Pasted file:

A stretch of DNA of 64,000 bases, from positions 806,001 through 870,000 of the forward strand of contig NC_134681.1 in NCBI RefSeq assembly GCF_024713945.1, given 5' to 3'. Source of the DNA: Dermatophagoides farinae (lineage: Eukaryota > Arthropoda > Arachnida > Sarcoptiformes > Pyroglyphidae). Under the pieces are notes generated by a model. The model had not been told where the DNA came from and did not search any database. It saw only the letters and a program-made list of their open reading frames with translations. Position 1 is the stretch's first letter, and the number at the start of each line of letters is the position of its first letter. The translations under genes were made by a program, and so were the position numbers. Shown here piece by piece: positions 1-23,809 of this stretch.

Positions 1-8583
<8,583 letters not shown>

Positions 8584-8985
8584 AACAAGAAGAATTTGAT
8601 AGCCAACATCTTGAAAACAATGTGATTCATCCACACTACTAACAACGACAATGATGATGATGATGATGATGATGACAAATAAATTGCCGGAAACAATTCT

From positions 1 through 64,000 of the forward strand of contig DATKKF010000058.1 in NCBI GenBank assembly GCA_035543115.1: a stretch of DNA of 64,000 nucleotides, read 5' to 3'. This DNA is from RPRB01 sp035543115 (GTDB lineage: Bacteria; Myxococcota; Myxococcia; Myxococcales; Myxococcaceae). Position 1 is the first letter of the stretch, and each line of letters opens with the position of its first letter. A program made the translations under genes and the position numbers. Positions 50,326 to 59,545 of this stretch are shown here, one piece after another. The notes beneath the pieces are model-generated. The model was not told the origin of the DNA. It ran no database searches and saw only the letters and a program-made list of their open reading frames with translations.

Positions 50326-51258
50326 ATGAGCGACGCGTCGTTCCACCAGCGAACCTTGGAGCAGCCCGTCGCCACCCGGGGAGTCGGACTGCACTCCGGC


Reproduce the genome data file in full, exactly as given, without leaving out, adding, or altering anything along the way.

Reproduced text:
A stretch of DNA of 64,000 bases, from positions 806,001 through 870,000 of the forward strand of contig NC_134681.1 in NCBI RefSeq assembly GCF_024713945.1, given 5' to 3'. Source of the DNA: Dermatophagoides farinae (lineage: Eukaryota > Arthropoda > Arachnida > Sarcoptiformes > Pyroglyphidae). Under the pieces are notes generated by a model. The model had not been told where the DNA came from and did not search any database. It saw only the letters and a program-made list of their open reading frames with translations. Position 1 is the stretch's first letter, and the number at the start of each line of letters is the position of its first letter. The translations under genes were made by a program, and so were the position numbers. Shown here piece by piece: positions 1-23,809 of this stretch.

Positions 1-8583
<8,583 letters not shown>

Positions 8584-8985
8584 AACAAGAAGAATTTGAT
8601 AGCCAACATCTTGAAAACAATGTGATTCATCCACACTACTAACAACGACAATGATGATGATGATGATGATGATGACAAATAAATTGCCGGAAACAATTCT

From positions 1 through 64,000 of the forward strand of contig DATKKF010000058.1 in NCBI GenBank assembly GCA_035543115.1: a stretch of DNA of 64,000 nucleotides, read 5' to 3'. This DNA is from RPRB01 sp035543115 (GTDB lineage: Bacteria; Myxococcota; Myxococcia; Myxococcales; Myxococcaceae). Position 1 is the first letter of the stretch, and each line of letters opens with the position of its first letter. A program made the translations under genes and the position numbers. Positions 50,326 to 59,545 of this stretch are shown here, one piece after another. The notes beneath the pieces are model-generated. The model was not told the origin of the DNA. It ran no database searches and saw only the letters and a program-made list of their open reading frames with translations.

Positions 50326-51258
50326 ATGAGCGACGCGTCGTTCCACCAGCGAACCTTGGAGCAGCCCGTCGCCACCCGGGGAGTCGGACTGCACTCCGGC